Kuomintang remains Taiwan's richest party with reported assets of S$815 million

Two ruling Kuomintang (KMT) members walk past a giant KMT logo.
Two ruling Kuomintang (KMT) members walk past a giant KMT logo. PHOTO: AFP

TAIPEI - Taiwan's opposition party Kuomintang (KMT) remains the island's richest political party last year (2016) with NT$18.1 billion (S$815 million) in reported assets, according to its financial statements, reported local media on Monday (July 17).

This is despite the party posting losses totalling NT$800 million since 2015, reported Taipei Times.

Last year, the KMT posted an income of NT$1.48 billion and expenditures of NT$2.07 billion, its financial disclosures to the Ministry of the Interior have shown.

The KMT declared its holdings under the party-owned Central Investment Co Ltd and Hsinyutai Co Ltd, which were last year declared illicit assets by the Ill-gotten Party Assets Settlement Committee.

The party's assets have been frozen in a government probe into its allegedly ill-gotten assets.

Central Investments and Hsinyutai last year had combined assets of NT$15.2 billion, NT$400 million less than 2015's figures, the statements show.

The KMT also declared NT$100 million in real estate and land, NT$3 million less than the previous year.

In addition, the KMT registered NT$93 million in "current liabilities", or debts it had to pay within 12 months, the statements show.

The liabilities were comprised of NT$90 million and NT$3 million in private loans that the KMT had borrowed from former chairwoman Hung Hsiu-chu and Vice Chairman Jason Hu, which had been paid in full by auditing time.

The KMT's estimated NT$2.07 billion in expenditures included more than NT$1 billion in personnel costs, NT$800 million in operational expenses and NT$162.36 million in outbound political donations and others.

The party's NT$1.48 billion in revenue was mainly from income gained in trust funds which made up an estimated NT$956 million, or 64.65 per cent of the total, it said.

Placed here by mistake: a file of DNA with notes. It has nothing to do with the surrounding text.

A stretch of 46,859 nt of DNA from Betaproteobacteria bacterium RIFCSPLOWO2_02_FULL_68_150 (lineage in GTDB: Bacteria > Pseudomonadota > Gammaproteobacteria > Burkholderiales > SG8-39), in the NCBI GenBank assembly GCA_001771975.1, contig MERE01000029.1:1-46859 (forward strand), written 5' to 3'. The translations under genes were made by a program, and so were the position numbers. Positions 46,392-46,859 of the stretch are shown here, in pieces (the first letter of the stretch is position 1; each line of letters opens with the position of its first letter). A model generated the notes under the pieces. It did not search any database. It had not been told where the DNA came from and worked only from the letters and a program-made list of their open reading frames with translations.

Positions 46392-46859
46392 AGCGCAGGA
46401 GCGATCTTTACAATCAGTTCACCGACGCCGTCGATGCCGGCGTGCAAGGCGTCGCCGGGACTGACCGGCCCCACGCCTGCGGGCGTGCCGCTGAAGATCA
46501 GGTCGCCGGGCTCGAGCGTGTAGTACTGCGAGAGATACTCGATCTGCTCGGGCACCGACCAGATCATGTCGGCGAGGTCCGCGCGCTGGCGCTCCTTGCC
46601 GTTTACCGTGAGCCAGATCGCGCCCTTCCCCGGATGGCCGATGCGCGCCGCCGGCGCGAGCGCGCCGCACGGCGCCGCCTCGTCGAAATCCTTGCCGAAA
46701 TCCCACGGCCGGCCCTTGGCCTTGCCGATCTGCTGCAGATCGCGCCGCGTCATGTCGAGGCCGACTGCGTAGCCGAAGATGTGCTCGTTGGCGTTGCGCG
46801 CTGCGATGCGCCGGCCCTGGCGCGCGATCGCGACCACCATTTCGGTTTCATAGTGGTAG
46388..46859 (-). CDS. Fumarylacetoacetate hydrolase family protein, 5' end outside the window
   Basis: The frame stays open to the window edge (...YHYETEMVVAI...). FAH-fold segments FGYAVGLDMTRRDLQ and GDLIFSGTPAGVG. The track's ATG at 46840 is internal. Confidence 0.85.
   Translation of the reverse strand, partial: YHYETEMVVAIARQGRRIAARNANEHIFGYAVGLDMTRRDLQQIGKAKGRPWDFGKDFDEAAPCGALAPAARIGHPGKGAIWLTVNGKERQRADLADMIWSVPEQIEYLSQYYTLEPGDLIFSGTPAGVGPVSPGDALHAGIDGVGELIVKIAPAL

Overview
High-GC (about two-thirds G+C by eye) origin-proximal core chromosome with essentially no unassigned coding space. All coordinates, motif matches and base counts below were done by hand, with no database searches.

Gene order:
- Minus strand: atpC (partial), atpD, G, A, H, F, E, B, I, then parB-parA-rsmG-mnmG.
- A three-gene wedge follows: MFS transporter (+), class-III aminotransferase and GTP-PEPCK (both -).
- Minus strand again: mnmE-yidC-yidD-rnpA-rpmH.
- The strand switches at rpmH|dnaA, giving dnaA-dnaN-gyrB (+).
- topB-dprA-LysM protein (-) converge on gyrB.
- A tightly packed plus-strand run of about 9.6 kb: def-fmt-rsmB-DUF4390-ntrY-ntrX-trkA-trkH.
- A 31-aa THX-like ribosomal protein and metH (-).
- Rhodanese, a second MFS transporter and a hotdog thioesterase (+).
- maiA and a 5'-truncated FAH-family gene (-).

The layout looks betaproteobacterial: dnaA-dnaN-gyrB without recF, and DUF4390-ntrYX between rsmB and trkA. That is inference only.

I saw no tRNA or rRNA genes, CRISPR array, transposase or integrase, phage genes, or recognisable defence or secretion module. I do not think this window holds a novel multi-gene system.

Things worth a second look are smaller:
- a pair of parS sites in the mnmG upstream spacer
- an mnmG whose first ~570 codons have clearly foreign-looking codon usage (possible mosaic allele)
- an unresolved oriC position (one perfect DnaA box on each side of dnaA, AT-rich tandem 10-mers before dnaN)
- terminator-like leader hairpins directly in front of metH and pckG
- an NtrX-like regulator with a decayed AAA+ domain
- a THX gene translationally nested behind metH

The KMT also received NT$278 million in political subsidies, NT$122 million in political contributions, NT$116 million in membership dues and other sources, the statements showed.

Since 2006, political parties and organisations are required to disclose their financial statements in accordance with the Guidelines for the Financial Declarations of Political Parties and Political Organisations, according to Taipei Times.

The financial declarations are considered public information and the reports are to be made available later this month (July) on the ministry's website.

The KMT's assets, according to Taipei Times, continue to dwarf those of other major parties in Taiwan, including the ruling Democratic Progressive Party, which had a reported worth of NT$700 million last year.

The New Power Party, founded in early 2015, had a net worth of more than NT$20 million last year, its statements show.

As the KMT fled to Taiwan after losing the civil war to the communists in 1949, it reportedly took millions in gold, bonds and antiques that became part of the foundations of the party's fortunes.It also inherited assets nationalised by the Japanese during Japan's 50 years of colonial rule of Taiwan.

The KMT used those foundations to establish a party that held an unbroken grip on power until 2000, reported South China Morning Post.

The KMT insists the legislation on "ill-gotten political party assets" passed in July last year is a "political witch-hunt" by the ruling DPP designed to strip the KMT of its assets. The DPP, however, maintains the law is necessary to level the electoral playing field for political parties.

The law requires political parties formed before July 15, 1987 - when the island lifted martial law - to return all property obtained after 1945 to the government. The only exceptions to the legislation are party membership fees, political donations, government subsidies and interest derived from such funds. Parties must freeze all such assets and submit documentary proof of provenance to a Cabinet committee, which would determine if the property should be surrendered.